We agree with the judge that it is now well settled that a town, by a provision in its zoning by-law, may regulate billboards provided the regulations are not inconsistent with the Commonwealth's permitting authority under G. L. c. 93, § § 29-33. See G. L. c. 93, § 29 (last sentence); General Outdoor Advertising Co. v. Department of Pub. Works, 289 Mass. 149, 196-198, 193 N.E. 799 (1935); . John Donnelly & Sons, Inc., supra at 752-754. Indeed, the town adopted a " signs" provision in § 650-38 of its zoning by-law which, after imposing some restrictions on signs in a residential area, simply provides that " [a]dvertising signs [and] billboards . . . in districts other than Residential Districts shall conform with the regulations of the Massachusetts Outdoor Advertising Authority." The regulations adopted by the Outdoor Advertising Board do not contain a specific height restriction, however, although height may be considered as a factor in determining whether a billboard is " in harmony with or suitable for the surrounding area or would do significant damage to the visual environment." 711 Code Mass. Regs. § 3.07(4) (2010).

The question before us is whether a billboard, which is the subject of a separate zoning subsection specifically relating to signs, also constitutes a " structure" subject to the height limitation contained in § 650-33(A) of the by-law. The term " structure" is not defined, however, in the town zoning by-law. Although a billboard could constitute a " structure" as that term is defined in the State building code, the question remains as to how the term " structure" is defined in a local zoning context.[4] Our examination of the case law indicates that it would be inappropriate to consider a billboard a " structure" in a zoning context without some indication that the town intended that interpretation.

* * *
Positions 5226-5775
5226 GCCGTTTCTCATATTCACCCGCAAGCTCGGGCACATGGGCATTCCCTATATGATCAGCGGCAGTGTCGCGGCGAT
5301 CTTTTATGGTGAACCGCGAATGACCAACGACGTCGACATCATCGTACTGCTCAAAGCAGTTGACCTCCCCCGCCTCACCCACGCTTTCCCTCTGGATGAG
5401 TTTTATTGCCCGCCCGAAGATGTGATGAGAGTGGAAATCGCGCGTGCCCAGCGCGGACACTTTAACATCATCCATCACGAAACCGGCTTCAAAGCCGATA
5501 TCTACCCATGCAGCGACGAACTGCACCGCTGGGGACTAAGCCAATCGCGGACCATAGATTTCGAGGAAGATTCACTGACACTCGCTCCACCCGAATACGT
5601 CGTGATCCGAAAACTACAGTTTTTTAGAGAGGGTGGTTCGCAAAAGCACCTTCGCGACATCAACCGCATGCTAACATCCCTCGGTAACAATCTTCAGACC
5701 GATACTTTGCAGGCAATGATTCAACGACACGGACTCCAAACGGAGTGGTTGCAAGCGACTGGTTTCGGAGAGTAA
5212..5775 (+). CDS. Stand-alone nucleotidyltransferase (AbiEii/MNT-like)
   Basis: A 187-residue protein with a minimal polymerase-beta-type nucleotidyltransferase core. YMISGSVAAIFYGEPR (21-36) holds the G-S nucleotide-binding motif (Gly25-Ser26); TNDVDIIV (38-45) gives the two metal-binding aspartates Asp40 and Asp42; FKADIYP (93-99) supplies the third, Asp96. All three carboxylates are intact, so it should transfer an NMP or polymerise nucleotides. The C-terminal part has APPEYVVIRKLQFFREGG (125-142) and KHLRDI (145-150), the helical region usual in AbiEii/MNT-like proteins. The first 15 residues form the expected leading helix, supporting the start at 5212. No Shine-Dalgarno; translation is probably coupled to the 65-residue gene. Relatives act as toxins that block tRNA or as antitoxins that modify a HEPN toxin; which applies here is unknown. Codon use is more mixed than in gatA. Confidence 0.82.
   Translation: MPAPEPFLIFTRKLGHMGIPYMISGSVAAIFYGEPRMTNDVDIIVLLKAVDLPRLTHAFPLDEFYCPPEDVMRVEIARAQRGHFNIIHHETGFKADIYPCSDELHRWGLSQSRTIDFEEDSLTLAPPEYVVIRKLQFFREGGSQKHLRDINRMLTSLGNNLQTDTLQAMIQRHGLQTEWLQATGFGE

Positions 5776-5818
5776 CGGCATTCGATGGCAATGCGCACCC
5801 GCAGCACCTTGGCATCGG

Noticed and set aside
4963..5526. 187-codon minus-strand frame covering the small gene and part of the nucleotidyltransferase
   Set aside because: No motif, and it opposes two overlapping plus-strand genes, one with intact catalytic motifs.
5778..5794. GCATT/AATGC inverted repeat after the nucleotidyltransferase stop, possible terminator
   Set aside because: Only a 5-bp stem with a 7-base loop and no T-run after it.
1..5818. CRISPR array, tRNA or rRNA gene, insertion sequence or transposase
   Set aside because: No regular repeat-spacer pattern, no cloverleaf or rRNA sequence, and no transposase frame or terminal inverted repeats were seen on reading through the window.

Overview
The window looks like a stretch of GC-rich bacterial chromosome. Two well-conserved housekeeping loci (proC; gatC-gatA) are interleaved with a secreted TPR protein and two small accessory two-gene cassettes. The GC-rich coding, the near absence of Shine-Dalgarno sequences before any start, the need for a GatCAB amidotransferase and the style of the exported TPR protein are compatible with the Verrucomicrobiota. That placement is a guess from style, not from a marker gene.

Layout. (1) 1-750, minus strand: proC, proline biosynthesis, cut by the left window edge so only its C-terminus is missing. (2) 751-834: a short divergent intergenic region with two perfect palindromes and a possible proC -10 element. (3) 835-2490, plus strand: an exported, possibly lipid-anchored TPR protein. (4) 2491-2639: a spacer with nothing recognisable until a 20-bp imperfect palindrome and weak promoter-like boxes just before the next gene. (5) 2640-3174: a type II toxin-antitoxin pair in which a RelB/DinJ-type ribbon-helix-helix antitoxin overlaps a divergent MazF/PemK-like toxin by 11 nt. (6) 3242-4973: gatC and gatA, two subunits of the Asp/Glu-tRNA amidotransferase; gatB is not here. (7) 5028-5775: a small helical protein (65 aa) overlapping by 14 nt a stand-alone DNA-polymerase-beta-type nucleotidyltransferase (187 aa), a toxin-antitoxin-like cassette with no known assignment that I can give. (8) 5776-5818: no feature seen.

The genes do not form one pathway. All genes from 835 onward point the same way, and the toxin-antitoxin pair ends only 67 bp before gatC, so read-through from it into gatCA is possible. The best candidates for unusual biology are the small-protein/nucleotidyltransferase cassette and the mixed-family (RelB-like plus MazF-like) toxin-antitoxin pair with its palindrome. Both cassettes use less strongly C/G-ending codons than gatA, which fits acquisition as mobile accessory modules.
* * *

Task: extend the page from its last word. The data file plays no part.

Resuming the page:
When the Supreme Judicial Court initially addressed the interplay between G. L. c. 93, § § 29-33, controlling billboards and signs, and the amendment to the zoning act extending its reach to " structures" in addition to " buildings," it held that to interpret the term " structure" as including billboards would essentially supersede c. 93. Inspector of Bldgs. of Falmouth v. General Outdoor Advertising Co., 264 Mass. 85, 89, 161 N.E. 899 (1928). Thus, it declined to adopt an interpretation of the term " structure" in the zoning act that includes billboards. While clarifying in subsequent cases that a town or city may adopt zoning by-laws that regulate billboards and even impose stricter regulations or prohibit billboards altogether, John Donnelly & Sons, Inc., supra at 754, the Falmouth case consistently has been cited for the proposition that a billboard is not a " structure" as that term is used in the zoning act. See Millbury v. Galligon, 371 Mass. 737, 740, 359 N.E.2d 936 (1977); Globe Newspaper Co. v. Beacon Hill Architectural Commn., 421 Mass. 570, 578-579, 659 N.E.2d 710 (1996). Considering the state of the case law on this point, it is evident that not all provisions in a zoning scheme that apply to " structures" automatically apply to billboards. It is not difficult to conceive, however, definitional wording that could be used to specify that a billboard is a structure within the meaning of a zoning by-law.